Community Supported Film presents 10 Afghan-made documentaries that provide an unseen view of the Afghan experience since 9/11 and the US-led invasion of Afghanistan. â€œThe Fruit of Our Laborâ€ full series will be available to be watched online from September 11th until October 7th. You can watch the films at www.csfilm.org/films.
The 10th anniversaries of 9-11 and the October 7th US-led invasion of Afghanistan are upon us. As Americans reflect on the impact of these events on our lives, Community Supported Film is providing an opportunity to also reflect on the situation from an Afghan perspective.
CSFilm is hoping to get these films seen as widely as possible, and is seeking collaborations with organizations, groups, government officials, schools, activists, organizers, and individuals to get these films put to use in discussions about Afghanistan. Please contact us with your ideas at info[at]csfilm.org.
These 10 films come from The Fruit of Our Labor – an intimate collection of stories about survival in war-ridden Afghanistan, made in a filmmaking training in Kabul last fall. Each documentary short offers a personal and first-hand point of view rarely seen or heard in the US, even after 10 years of intense media coverage. As a series, these films bring to life Afghansâ€™ daily efforts to address their challenging social and economic conditions â€“ providing an insider perspective behind and beyond the battlefront.
Seven of the 10 films focus on women and women's issues; four of which were filmed and produced by Afghan women. Their cameras eavesdrop on the saucy banter of women as they tend to everyday tasks such as baking bread and planting seedlings, and on their consoling but firm words as they counsel each other in the aftermath of traumatic war injuries. One video short documents a womanâ€™s search for her lost husband â€“ one of the nationsâ€™ 1 million addicted to heroine, while a pregnant woman navigates the options for healthcare and birth control – without a functioning maternity clinic nearby. The Fruit of Our Labor details Afghansâ€™ inexorable struggle to survive: from the constant quest for water for themselves and for their fields, to the humble hawking of fruit from urban pushcarts.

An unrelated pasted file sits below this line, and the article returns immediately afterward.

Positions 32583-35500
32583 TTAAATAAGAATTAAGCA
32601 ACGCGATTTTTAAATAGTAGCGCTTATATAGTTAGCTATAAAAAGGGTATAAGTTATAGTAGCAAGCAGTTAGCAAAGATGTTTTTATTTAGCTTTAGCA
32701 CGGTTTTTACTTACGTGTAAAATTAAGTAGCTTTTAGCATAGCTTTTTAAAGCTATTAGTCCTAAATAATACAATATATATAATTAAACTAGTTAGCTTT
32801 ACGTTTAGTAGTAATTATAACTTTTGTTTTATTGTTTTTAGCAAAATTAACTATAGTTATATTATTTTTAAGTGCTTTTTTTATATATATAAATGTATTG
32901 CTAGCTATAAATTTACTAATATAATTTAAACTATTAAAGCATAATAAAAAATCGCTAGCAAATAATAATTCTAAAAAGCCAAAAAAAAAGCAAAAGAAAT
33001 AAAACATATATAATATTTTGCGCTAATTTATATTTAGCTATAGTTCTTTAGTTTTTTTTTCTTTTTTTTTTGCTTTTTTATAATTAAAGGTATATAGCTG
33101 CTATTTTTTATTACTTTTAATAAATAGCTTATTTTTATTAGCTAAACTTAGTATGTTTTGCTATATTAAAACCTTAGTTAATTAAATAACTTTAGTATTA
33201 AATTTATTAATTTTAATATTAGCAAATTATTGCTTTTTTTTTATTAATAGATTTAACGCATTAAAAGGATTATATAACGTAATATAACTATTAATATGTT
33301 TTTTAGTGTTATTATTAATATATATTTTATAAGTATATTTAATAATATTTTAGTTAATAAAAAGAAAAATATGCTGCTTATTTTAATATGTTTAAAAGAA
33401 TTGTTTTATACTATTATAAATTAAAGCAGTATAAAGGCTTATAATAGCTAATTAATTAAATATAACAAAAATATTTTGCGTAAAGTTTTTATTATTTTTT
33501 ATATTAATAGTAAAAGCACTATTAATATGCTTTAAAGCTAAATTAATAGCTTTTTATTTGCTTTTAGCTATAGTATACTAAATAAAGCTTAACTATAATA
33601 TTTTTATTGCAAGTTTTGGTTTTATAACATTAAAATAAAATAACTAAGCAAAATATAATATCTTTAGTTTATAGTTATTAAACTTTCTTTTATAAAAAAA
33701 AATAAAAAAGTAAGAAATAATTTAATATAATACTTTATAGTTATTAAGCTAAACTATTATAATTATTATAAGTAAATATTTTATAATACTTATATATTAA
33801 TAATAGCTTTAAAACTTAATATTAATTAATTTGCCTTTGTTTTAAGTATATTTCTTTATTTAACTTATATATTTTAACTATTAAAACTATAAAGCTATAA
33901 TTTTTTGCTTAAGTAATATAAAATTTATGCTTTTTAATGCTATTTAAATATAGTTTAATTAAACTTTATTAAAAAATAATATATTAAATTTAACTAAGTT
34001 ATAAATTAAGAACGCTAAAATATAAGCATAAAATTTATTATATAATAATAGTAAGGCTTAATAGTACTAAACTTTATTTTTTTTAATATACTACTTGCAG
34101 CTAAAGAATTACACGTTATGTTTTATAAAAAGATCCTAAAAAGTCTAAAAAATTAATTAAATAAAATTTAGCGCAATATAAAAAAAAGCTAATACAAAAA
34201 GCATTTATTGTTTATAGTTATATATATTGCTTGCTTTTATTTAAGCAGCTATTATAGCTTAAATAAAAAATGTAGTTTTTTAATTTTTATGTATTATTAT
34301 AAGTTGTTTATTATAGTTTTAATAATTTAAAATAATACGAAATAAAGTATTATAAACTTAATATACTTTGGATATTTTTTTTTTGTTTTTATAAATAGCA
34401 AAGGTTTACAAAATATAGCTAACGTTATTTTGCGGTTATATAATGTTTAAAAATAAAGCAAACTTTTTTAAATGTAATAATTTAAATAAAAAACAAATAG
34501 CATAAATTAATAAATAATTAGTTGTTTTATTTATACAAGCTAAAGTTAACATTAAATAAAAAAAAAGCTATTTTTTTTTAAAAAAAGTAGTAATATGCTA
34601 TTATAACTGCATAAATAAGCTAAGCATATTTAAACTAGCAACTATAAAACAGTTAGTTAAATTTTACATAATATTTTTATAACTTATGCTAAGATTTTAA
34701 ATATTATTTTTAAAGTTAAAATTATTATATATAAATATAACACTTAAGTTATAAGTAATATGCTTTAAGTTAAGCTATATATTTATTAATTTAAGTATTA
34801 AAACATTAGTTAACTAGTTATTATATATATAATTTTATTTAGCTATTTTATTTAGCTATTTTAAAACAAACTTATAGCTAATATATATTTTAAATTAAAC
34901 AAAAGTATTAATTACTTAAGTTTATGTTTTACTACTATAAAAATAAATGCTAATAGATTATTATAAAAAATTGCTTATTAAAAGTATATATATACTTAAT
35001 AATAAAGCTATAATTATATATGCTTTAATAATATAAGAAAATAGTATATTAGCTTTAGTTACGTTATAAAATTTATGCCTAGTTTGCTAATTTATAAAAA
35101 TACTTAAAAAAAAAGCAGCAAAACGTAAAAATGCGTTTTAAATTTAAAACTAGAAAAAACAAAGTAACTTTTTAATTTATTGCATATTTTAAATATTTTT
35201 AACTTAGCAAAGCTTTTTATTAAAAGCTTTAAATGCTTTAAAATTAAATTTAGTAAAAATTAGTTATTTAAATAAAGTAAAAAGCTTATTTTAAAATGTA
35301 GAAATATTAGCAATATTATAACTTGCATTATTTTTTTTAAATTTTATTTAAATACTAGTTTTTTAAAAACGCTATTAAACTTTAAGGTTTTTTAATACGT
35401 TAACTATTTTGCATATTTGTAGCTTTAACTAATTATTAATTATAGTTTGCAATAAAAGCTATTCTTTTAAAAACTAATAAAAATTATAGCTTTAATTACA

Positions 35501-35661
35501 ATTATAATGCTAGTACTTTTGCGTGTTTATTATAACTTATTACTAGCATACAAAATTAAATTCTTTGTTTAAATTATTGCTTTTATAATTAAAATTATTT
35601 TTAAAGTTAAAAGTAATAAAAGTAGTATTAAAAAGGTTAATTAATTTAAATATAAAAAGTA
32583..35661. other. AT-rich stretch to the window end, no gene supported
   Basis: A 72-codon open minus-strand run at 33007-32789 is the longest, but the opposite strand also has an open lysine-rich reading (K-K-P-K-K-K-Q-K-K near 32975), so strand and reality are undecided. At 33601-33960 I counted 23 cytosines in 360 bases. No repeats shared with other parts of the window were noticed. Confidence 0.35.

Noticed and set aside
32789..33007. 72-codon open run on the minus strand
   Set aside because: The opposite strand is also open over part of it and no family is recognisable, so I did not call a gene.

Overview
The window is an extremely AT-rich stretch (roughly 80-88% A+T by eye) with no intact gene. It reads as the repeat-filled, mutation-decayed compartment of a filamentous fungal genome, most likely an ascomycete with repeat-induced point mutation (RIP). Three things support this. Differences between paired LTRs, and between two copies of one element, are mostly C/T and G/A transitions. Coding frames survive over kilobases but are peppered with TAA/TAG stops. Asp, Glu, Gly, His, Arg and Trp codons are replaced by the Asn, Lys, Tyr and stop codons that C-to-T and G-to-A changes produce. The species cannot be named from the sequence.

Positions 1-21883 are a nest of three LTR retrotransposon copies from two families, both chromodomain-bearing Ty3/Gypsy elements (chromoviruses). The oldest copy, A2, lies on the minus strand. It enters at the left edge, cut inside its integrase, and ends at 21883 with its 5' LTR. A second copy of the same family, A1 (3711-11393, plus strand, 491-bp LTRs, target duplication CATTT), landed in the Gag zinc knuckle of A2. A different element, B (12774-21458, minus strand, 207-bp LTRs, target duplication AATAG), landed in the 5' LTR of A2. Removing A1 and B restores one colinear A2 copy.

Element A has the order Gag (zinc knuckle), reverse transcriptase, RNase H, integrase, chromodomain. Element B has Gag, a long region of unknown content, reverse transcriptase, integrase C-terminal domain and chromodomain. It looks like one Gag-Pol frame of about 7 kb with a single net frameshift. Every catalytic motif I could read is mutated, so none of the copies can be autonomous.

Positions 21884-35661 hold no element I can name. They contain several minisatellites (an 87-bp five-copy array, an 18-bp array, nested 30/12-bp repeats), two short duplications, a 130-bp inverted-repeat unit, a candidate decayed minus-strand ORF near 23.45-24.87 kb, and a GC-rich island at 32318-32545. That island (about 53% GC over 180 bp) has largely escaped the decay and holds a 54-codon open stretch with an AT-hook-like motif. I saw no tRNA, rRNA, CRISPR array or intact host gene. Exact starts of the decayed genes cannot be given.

As an organization that trains Afghan documentary filmmakers, Community Supported Film works for an Afghanistan that is not abandoned and left to survive another humanitarian crisis. CSFilmâ€™s online airing of The Fruit of Our Labor between the 10th anniversary of 9/11 and the 10/7 invasion of Afghanistan seeks to put Afghans into our daily considerations and invigorate conversations about the immediate and long-term future of Afghanistan.
Community Supported Film
CSFilm trains local women and men in documentary filmmaking with a focus on their communityâ€™s social and economic development issues. Their stories, rooted in realities often unrepresented in the media, are used to influence local and international perspectives on sustainable paths to a more peaceful and equitable world. In the interest of amplifying the voices and expertise of Afghans, Community Supported Film conducted an intensive 5-week training of 10 Afghans in documentary production in the fall of 2010. The resulting films are gathered in the collection, The Fruit of Our Labor, and can be seen at www.csfilm.org.